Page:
In the world's most power-hungry server farms, each square meter of electronics can consume as much electricity as six medium-sized homes, and keeping it all at optimum temperature can add up to www.unifem.it more than 60% of the bill. Bean Counters take note: One of the best ways to save money in the IT department is to invest in greener technology, which runs cooler and consumes less power. Blade servers using virtualization are going to help HP consolidate its massive data centers into new energy-efficient configurations, and IBM is investing over ONE... BILLION... DOLLARS a year in green tech (mua-ha-ha!), which will save them a projected 40% on their electricity bill.

 

Sound interesting? The good people over at WorldChanging are putting together a comprehensive guide to Green Computing in Data Centers, which highlights some of the latest innovations in the field. New power supplies, blade servers and updated software represent incremental efficiency gains of 20-50% each. Then there's my personal favorite: liquid cooling.

Water cooling is both more efficient than air cooling and can handle higher heat loads, simply because water is far more conductive of heat and has much higher thermal mass than air. It's been slow to catch on because administrators are paranoid about leaks (water and electronics certainly don't mix well), but systems are available now that have been proven reliable. IBM and HP have water-cooled server racks, and Knurr's even won a design award. The Pacific Northwest National Lab even proposed cooling via liquid metal, so that the fluid can be pumped hydromagnetically, with no moving parts.
 

Wal-Mart's Ultra-Efficient Linux PC Sells Out

Well...after all the naysaying, it took about a week for Wal-Mart's $200 green Linux PC to sell out of their online warehouses. Of course, it probably isn't selling quite that fast in stores.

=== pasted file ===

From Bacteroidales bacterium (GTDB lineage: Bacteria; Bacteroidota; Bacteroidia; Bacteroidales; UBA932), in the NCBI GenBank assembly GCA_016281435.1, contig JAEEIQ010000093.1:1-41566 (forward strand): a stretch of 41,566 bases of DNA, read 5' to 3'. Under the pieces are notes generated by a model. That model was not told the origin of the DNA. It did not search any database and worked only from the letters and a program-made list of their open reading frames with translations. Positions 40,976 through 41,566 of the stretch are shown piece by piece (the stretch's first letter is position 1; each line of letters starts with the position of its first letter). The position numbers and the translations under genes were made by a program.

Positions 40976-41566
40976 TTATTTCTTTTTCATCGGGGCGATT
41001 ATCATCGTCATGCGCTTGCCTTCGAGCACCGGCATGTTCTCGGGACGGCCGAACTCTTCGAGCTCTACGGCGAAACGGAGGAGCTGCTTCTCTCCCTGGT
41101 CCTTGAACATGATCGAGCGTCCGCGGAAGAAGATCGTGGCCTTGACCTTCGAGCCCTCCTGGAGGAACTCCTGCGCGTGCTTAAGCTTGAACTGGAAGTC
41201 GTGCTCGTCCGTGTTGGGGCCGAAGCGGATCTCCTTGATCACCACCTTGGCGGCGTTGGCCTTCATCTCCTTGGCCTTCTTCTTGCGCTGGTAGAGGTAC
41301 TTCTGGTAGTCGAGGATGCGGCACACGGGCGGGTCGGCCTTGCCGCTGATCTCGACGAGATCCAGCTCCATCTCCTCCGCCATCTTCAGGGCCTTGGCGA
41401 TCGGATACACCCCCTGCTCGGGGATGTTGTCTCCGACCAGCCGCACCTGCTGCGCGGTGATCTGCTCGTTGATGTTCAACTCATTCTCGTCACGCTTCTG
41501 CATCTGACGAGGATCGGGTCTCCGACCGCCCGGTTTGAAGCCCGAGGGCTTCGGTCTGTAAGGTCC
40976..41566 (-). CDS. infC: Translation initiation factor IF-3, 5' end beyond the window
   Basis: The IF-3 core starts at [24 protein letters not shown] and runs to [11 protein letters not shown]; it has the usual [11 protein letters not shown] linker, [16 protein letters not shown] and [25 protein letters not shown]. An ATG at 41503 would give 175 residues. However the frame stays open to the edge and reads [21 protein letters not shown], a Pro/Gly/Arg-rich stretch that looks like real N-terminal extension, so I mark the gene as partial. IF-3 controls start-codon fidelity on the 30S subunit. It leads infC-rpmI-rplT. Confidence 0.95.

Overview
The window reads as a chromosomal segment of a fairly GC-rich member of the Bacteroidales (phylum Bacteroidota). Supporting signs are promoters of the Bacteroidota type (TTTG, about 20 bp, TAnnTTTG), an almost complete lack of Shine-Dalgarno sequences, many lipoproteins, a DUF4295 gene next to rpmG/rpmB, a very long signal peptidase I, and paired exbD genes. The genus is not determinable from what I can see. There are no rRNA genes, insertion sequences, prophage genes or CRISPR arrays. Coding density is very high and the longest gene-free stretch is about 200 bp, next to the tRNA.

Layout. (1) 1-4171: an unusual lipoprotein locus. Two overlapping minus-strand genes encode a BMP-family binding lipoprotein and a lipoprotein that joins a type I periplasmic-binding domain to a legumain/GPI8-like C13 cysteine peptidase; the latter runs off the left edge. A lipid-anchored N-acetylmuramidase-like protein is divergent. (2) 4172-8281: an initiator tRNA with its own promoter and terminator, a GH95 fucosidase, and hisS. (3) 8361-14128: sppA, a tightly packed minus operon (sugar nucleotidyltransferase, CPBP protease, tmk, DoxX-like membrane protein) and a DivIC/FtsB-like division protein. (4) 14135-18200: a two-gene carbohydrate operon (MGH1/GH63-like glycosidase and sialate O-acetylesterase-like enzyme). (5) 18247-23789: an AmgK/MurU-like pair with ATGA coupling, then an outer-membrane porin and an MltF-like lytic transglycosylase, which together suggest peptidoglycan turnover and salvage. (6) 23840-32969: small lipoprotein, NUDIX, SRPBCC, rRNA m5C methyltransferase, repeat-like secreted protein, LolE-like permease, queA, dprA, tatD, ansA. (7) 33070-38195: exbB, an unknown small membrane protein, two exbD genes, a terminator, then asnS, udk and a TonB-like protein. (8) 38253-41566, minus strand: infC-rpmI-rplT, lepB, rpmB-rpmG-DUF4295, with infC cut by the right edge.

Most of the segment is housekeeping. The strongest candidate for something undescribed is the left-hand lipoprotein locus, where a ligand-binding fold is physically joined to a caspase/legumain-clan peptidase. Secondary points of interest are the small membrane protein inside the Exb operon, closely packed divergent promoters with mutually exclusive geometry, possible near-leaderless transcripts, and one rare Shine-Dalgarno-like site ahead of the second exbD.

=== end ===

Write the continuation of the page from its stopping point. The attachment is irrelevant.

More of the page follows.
The Everex machine, which runs on a power-sipping Via 1.5 Ghz processor, is the first Ubuntu machine to be sold by any major retailer. It's strange that Wal-Mart was the pioneer here, but their constant search for lower prices meshes well with the freeness of viagra in australia for sale Linux. After all, you can buy the buy cheap viagra prescription online hardware for less than the cost of Microsoft Office and get everything you need (except a monitor).

Wal-Mart's sales page is now littered with positive reviews from people who've never used Linux before (and even a couple people who've never used a PC before). The overwhelming theme is that the machine isn't impressive in any way...but it is recommended site viagra no rx just as useful as the majority of Windows machines that roll off the shelves for two or three times the cost (without a built-in office suite).

In the end, it's a lower-end machine that runs blazingly fast because the OS doesn't hog all the resources. That's real efficiency, and if I wasn't so married to pharmacy canada cialis my graphics applications, I'd consider the switch myself.